As regular readers of this blog know, I really like the New York Times. I think it’s by far the best newspaper in the country, and I am thrilled to write for them whenever they hire me. But that doesn’t mean the Times is perfect. Last week, news editors came under fire for substantially altering a story about Sanders’s legislative record after it was published online—changing its headline, in the process, from “Bernie Sanders Scored Victories for Years via Legislative Side Doors” to “Via Legislative Side Doors, Bernie Sanders Won Modest Victories.” Today, the Times seems to have reframed another Sanders victory in its analysis of last night’s Democratic primaries. Hillary Clinton won in Arizona, while Sanders won in Idaho and Utah, giving him 67 delegates to her 51. But Jonathan Martin’s analysis does not report delegate totals and strongly implies that Clinton won.
The Mitch McConnell campaign—which refers to itself by the parody-proof name “Team Mitch”—posted this video on YouTube last week. As you may have noticed, it contains no diegetic sound. There’s a weirdly contemporary electropop soundtrack, but at no point to do events in the video sync up with a particular element of the soundtrack or even narrative. It’s just footage of McConnell signing papers, turning alarmingly to the camera, shaking hands with a man in a tam and goatee whose vote cancels out yours, et cetera. You can dub whatever sound you want over this video, which, as The Daily Show has pointed out, makes it hilarious. It also makes it a free source of McConnell footage for whatever 501(c)4 organizations might want to produce ads to support him—but not coordinate with his campaign, since that is forbidden by law.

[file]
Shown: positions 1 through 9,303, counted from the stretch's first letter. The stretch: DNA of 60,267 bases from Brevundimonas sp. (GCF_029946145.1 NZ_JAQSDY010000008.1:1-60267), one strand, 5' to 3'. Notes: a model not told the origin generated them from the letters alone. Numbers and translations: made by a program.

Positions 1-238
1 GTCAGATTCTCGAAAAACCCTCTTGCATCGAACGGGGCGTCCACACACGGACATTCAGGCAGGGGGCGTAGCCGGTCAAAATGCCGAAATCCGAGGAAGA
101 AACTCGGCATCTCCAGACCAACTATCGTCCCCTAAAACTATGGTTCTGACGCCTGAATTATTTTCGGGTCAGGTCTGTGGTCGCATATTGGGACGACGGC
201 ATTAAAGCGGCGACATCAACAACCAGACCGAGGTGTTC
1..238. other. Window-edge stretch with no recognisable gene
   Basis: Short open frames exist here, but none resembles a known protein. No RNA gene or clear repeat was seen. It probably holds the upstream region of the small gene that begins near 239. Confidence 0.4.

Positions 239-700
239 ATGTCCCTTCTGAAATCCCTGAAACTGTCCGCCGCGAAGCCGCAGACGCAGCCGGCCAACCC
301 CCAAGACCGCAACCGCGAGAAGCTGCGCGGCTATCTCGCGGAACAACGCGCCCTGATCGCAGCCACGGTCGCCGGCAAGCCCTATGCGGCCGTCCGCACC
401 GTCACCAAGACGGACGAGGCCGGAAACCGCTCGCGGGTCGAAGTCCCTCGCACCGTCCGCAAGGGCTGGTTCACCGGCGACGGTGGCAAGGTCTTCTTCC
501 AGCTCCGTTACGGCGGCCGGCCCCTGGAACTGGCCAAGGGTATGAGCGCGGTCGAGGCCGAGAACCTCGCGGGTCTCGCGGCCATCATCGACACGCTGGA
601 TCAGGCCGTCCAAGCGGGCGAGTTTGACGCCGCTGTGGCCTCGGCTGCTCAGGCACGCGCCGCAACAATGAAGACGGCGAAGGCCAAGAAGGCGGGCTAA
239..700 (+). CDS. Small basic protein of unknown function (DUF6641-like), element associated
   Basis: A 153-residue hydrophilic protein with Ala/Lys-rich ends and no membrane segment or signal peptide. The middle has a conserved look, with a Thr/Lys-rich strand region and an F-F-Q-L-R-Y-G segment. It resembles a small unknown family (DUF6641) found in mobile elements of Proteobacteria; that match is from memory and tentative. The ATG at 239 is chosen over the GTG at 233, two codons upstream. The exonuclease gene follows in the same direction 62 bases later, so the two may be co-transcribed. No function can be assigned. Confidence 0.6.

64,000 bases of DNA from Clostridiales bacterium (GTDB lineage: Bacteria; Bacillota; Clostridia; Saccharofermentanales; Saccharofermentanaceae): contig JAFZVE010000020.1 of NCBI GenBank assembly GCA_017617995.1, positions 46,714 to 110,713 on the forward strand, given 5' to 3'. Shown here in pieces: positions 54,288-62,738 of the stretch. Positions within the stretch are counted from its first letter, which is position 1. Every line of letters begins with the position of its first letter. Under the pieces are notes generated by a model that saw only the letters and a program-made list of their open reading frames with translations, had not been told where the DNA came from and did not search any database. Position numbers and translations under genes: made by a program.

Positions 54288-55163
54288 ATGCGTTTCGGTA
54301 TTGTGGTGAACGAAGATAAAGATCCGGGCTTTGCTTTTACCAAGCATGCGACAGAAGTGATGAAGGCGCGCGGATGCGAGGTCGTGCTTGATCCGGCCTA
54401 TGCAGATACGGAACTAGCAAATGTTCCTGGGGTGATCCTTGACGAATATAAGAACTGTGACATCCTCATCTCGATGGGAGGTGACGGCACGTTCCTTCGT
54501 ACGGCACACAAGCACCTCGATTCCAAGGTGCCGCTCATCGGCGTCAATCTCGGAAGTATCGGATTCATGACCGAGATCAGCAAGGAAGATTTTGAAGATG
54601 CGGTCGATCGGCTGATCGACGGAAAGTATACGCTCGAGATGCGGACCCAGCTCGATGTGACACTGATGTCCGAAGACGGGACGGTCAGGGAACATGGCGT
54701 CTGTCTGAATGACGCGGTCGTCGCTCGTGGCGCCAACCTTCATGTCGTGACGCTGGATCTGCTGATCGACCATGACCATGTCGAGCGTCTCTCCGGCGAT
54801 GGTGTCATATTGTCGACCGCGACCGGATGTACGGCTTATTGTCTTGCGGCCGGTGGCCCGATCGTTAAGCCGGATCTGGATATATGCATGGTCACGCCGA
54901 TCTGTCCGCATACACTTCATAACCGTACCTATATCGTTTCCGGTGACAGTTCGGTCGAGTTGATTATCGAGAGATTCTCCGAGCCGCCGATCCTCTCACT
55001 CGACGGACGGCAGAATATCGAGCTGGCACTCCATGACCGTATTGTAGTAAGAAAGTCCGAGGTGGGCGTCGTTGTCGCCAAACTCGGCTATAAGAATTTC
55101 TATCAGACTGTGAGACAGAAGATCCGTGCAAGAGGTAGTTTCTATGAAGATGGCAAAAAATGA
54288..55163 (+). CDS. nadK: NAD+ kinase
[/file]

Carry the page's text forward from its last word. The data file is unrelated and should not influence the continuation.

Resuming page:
The Utah legislature moved a step closer to
complete insanity fiscal independence this month by declaring gold and silver coins legal tender in the state. Sort of: no laws have been passed requiring merchants or banks to accept an ounce of 24-karat gold with Rush Limbaugh stamped on the front, but as of a week ago, it’s still totally money. It’s just that legally, parties to a contract cannot be required to accept it as tender for debts public or private. This raises the question of exactly how those pieces of precious metal constitute currency, but that’s not important. What’s important now is that, thanks to Republican state representative Brad Galvez, Utah doesn’t use federal bills. Don’t worry, by the way—he isn’t crazy. “We’re too far down the road to go back to the gold standard,” Galvez acknowledged to the Associated Press. “This will move us toward an alternative currency.”